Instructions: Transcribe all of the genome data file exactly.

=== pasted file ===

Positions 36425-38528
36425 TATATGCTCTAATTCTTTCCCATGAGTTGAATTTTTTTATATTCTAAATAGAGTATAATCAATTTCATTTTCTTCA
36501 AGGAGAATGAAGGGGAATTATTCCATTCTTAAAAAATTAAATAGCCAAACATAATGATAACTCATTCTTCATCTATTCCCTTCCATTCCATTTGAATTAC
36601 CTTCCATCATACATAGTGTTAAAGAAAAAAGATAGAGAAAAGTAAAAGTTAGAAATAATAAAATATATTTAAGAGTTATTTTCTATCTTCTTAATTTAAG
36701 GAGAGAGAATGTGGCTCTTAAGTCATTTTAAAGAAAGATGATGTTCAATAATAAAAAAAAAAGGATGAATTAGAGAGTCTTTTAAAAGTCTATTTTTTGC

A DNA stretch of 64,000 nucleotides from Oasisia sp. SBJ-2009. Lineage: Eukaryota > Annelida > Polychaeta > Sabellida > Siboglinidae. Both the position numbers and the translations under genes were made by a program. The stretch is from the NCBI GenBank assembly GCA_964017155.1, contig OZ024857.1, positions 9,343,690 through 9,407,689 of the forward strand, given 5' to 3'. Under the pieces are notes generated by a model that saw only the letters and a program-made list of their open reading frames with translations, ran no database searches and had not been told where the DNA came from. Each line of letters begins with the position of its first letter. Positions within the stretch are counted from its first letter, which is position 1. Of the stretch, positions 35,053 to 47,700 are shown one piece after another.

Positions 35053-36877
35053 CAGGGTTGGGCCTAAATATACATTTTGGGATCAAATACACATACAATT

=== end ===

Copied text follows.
Positions 36425-38528
36425 TATATGCTCTAATTCTTTCCCATGAGTTGAATTTTTTTATATTCTAAATAGAGTATAATCAATTTCATTTTCTTCA
36501 AGGAGAATGAAGGGGAATTATTCCATTCTTAAAAAATTAAATAGCCAAACATAATGATAACTCATTCTTCATCTATTCCCTTCCATTCCATTTGAATTAC
36601 CTTCCATCATACATAGTGTTAAAGAAAAAAGATAGAGAAAAGTAAAAGTTAGAAATAATAAAATATATTTAAGAGTTATTTTCTATCTTCTTAATTTAAG
36701 GAGAGAGAATGTGGCTCTTAAGTCATTTTAAAGAAAGATGATGTTCAATAATAAAAAAAAAAGGATGAATTAGAGAGTCTTTTAAAAGTCTATTTTTTGC

A DNA stretch of 64,000 nucleotides from Oasisia sp. SBJ-2009. Lineage: Eukaryota > Annelida > Polychaeta > Sabellida > Siboglinidae. Both the position numbers and the translations under genes were made by a program. The stretch is from the NCBI GenBank assembly GCA_964017155.1, contig OZ024857.1, positions 9,343,690 through 9,407,689 of the forward strand, given 5' to 3'. Under the pieces are notes generated by a model that saw only the letters and a program-made list of their open reading frames with translations, ran no database searches and had not been told where the DNA came from. Each line of letters begins with the position of its first letter. Positions within the stretch are counted from its first letter, which is position 1. Of the stretch, positions 35,053 to 47,700 are shown one piece after another.

Positions 35053-36877
35053 CAGGGTTGGGCCTAAATATACATTTTGGGATCAAATACACATACAATT